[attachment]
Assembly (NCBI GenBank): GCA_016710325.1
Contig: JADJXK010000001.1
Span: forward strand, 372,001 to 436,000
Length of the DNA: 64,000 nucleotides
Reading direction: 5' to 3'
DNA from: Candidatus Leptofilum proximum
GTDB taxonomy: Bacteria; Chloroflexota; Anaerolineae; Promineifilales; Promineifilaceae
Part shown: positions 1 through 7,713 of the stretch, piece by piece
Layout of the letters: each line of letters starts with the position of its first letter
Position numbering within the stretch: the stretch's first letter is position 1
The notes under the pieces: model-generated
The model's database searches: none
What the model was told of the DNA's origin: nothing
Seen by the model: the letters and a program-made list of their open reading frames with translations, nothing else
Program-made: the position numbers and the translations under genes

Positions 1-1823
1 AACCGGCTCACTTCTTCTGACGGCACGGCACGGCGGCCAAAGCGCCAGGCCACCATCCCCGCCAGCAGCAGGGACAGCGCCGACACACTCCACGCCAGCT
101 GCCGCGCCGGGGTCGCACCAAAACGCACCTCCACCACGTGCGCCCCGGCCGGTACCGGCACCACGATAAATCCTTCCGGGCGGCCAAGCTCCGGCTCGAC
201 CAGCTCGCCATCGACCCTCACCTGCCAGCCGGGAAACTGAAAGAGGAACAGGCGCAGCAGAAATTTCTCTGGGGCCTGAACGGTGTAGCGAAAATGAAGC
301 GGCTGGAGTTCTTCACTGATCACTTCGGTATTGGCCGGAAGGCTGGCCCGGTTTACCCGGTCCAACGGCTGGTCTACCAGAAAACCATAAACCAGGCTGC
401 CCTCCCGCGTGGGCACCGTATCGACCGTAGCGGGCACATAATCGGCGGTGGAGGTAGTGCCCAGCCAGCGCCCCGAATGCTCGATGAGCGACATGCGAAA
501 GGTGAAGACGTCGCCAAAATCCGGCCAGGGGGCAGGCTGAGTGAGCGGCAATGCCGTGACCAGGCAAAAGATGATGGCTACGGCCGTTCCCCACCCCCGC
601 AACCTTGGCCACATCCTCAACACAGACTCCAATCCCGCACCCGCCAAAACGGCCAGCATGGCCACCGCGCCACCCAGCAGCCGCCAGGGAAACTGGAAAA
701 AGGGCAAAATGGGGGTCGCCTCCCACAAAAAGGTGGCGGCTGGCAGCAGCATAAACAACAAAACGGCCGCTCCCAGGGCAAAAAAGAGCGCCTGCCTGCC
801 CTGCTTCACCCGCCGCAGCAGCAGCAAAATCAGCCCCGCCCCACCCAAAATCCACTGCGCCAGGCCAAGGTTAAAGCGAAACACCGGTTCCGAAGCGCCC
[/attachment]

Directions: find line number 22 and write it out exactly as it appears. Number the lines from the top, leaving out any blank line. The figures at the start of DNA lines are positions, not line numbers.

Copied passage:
501 GGTGAAGACGTCGCCAAAATCCGGCCAGGGGGCAGGCTGAGTGAGCGGCAATGCCGTGACCAGGCAAAAGATGATGGCTACGGCCGTTCCCCACCCCCGC